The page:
In June, I attended The eLearning Guild’s new FocusOn Learning Conference & Expo. There was one particular takeaway from the conference that I think we need to embrace more as an industry, and I want to share that thought with you. The thought is this: What if your digital learning could adapt, adjust, read, and assess the needs of each of your “digital students,” then serve up a personalized course specific to each of them based on their personal learning history? How cool would it be if we could create a personalized learning experience for each student who takes our courses?

Personalized learning? What is that?

What do I mean by personalized learning? Imagine, if you will, that we are in a classroom together. I am the teacher and you are the student. You came to my class to learn how to use a certain software program. Before the class, you decided that you wanted to review some tutorials and documents that would help you feel ready to dive right into the content. But others in the class did different things to prepare, and some did not prepare at all, so each person is on a different level.

As the teacher, I prepared a lesson, but I wanted to make sure I would be ready for any type of question that might come up. So I almost over-prepared to make sure I was knowledgeable enough about the tool and ready to answer any question about the software. I then organized a plan based on where I thought the class would go, but I also prepared for other situations that might happen. So as a teacher, I am able to adapt and adjust my lesson depending on the learners’ needs and the questions that may come up as I am teaching the class. But suppose that, during the class, you have questions that are different than what I had planned.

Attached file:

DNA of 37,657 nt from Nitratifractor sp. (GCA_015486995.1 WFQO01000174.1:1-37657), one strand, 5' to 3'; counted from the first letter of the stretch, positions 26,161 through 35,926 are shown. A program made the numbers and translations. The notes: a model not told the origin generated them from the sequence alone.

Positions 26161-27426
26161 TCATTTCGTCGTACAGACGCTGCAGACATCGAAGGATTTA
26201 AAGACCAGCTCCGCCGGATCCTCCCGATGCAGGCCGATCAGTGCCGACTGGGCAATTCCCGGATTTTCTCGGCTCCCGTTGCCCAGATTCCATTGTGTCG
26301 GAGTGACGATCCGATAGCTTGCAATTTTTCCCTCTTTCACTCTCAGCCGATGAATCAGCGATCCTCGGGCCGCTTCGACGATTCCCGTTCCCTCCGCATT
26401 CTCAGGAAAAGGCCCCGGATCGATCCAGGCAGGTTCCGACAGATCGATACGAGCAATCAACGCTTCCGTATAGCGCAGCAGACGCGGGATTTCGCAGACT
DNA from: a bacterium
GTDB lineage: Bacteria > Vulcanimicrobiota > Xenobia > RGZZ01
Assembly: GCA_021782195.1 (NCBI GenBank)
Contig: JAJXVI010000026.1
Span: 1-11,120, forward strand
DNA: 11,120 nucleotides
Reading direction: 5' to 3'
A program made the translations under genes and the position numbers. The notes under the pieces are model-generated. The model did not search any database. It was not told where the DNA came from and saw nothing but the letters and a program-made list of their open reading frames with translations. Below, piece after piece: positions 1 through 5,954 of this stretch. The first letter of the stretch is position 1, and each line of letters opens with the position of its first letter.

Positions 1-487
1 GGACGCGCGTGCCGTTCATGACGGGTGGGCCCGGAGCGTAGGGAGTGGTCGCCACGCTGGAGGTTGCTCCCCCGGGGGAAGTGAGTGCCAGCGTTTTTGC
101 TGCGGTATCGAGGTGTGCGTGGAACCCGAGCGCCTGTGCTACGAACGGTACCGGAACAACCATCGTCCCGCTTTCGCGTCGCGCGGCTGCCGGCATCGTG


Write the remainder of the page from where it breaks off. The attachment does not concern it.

Now, I can take your questions and respond in one of two different ways. I can ignore your questions and continue with my plan, or I can change my plan and spend some time helping you understand some of the basics, and then adapt the rest of the content as I go. If I am a good teacher, I will choose the second option. I would see the students’ needs or identify their knowledge gaps and then do what I could to help fill those knowledge gaps. In that way, when I get back on schedule it will go more smoothly than if I had tried to ignore those knowledge gaps and just push the content I prepared.

For the most part, as “digital teachers” we tend to just push our content as the solution, a “one-size-fits-all” course, ignoring where users may be in their current knowledge. In person, I am able to adapt, change, adjust, read, and assess the student needs in real time and change my approach based on what I learn about the individual learners. Because of that, I can personalize my teaching to better help everyone in the class.

So how do we do that digitally? How do we adapt, adjust, read, and assess our digital students’ needs to create a personalized experience in a digital format? Most current eLearning tools only allow you to push content, creating a presentation without really allowing for the customization and personalization that the users need. Yes, I know some allow you to collect the user’s name and then plug it in throughout the course. That is a good start, but I am talking about creating a completely different course for each user.

Getting to know the user

So how do we get around that? Do we have to stop teaching digitally and move back to in- person courses? No, of course not. How do we create digital learning that can adapt, adjust, process, and assess our learners’ needs? How do we create training that can get to know the users, identify their knowledge gaps, figure out what they have done and what they haven’t done, and then serve up instantly a personalized digital course that best suits their needs?

One solution could be as simple as adding “get-to-know-you questions” at the very beginning of a course. The responses would allow you to create logic on the fly for the course: which sections to serve up and which sections not to deliver. You could even modify the content based on user responses.